The Evolution of Salsa: The Puerto Rican Expansion

Posted on 15. Dec, 2009 by in Arts and Culture, Feature, John Smock, Uncategorized

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Mambo, unlike other derivative forms of music managed to also carry on many tenets and traditions that Jazz started. To that end mambo kept the big band structure while jazz began to falter in popularity and moved towards a smaller band structure characteristic of the bebop era.

Throughout the 1950s Latin dance music, such as mambo, rumba and chachachá, was beginning to catch on in the  mainstream popular music scene of the United States.

However, the 1950’s also saw a period of great turmoil as well as the upheaval of the CastroAssumingPowergovernmental powers in Cuba, which culminated with the Cuban Revolution of 1959.

This did much to greatly inhibit the contact between New York and the parent country of Son and Mambo, Cuba; causing the music to be adopted and dominated by a new group of migrants, the Puerto Ricans. This caused a decline in popularity of the Mambo big bands.

The Cubans found themselves living in neighborhoods with various groups but most notably the newly arriving Puerto Ricans. The Puerto Rican influx was spurned by the economic and social policy of Operation Bootstrap.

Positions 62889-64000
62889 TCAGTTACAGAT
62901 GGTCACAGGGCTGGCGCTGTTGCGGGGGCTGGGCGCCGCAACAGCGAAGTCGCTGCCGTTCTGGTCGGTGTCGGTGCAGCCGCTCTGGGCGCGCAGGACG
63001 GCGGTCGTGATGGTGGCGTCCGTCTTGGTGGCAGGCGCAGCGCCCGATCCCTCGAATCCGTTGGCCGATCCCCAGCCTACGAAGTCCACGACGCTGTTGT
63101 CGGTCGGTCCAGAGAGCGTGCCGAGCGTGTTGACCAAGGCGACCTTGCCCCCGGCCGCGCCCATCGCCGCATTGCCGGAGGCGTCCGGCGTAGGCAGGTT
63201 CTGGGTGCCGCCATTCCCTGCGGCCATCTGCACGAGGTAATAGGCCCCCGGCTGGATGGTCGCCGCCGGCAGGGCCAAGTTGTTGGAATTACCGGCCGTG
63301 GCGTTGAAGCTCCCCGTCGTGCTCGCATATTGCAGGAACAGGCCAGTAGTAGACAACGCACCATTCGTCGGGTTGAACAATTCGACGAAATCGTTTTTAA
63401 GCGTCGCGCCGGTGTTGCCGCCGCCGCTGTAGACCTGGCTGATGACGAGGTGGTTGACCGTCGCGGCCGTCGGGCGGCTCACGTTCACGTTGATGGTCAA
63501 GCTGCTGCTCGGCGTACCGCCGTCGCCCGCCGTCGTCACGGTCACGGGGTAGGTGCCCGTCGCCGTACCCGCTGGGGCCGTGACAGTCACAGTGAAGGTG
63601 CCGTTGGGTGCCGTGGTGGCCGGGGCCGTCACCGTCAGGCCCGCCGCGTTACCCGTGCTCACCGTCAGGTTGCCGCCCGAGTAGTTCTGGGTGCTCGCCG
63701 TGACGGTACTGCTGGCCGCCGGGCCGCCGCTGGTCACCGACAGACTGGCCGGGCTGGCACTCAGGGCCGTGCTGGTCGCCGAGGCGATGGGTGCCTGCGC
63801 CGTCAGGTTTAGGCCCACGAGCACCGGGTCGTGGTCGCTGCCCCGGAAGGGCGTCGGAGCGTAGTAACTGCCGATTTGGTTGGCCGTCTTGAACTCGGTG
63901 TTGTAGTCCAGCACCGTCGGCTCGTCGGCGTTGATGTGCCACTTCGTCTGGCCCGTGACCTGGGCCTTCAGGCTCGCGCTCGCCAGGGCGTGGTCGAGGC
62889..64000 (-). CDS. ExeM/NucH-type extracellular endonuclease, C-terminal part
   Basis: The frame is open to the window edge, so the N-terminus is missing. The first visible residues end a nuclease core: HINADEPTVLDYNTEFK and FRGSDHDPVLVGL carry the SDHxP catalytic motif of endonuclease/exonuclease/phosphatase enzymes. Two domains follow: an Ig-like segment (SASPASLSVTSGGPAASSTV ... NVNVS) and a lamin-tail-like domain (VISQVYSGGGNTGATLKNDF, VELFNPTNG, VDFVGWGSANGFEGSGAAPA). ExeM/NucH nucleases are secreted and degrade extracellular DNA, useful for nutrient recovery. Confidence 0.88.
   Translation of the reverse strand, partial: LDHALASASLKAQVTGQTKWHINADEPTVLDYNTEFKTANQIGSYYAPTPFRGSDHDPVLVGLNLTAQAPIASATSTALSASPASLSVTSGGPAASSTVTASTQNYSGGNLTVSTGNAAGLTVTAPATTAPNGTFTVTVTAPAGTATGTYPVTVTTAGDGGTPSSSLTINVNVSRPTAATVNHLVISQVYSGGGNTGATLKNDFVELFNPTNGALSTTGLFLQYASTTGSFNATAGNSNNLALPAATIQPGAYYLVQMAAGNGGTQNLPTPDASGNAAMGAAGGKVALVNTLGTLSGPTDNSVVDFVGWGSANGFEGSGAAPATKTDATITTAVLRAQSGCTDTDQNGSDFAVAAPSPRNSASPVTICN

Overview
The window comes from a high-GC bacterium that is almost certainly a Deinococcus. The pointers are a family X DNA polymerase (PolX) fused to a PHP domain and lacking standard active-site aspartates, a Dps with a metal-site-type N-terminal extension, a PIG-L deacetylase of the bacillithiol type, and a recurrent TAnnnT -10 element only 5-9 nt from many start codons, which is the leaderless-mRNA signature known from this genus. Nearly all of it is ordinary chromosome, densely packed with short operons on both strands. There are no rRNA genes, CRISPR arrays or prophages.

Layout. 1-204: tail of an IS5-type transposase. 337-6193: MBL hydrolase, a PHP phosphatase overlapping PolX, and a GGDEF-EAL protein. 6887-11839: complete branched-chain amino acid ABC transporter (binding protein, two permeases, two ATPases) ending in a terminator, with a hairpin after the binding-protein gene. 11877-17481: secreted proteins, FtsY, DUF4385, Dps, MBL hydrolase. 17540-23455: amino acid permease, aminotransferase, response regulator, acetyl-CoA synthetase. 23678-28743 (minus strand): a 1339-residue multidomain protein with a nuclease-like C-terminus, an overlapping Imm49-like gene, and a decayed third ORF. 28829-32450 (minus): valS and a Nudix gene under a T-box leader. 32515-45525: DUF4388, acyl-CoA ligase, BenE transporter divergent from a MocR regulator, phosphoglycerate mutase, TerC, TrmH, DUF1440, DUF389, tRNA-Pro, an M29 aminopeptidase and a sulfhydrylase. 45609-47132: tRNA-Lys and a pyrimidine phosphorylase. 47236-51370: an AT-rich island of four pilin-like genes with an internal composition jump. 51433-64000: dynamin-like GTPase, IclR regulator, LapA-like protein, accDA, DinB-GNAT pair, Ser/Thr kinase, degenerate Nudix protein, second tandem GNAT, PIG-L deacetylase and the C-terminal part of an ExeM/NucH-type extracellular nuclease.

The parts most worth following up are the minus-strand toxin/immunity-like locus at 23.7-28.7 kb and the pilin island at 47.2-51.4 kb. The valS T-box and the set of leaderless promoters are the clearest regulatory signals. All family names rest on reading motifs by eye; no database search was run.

This influx forced the adaptation of the music style to include a more African American influence.

The Puerto Ricans, like the Cubans before, them brought with them a piece of their culture. This included their music that was comprised of a type of Son and Guarachas, as well as Tango, Bolero and Danza.

This almost constant evolution of sound used the adoptive New York landscape as it’s main stage. Cuban music, especially mambo, became very famous across the United States, giving its derivatives a chance to infuse itself into the American culture.

Following this, a series of Puerto Rican musicians rose to prominence  in New York Latin music scene. It was these performers who innovated the style now known as Salsa music,. The newly developed Salsa was based largely off Cuban, and to a lesser extent, Puerto Rican music.

The diffuse and nomadic nature of many new Cuban and Puerto Rican communities in New York, allowed the expansion and eventual creation of the genre known today as Salsa. Salsa is an eclectic collection of traditions and innovations that are characteristic of the artists interpreting them.

hector_lavoeFor example Héctor Lavoe combined musical traditions in order to play up the culture of the Puerto Rican community in New York City and in Latin countries. He especially loved the sound that was common to the barrios or ghettos that rose in the cities.

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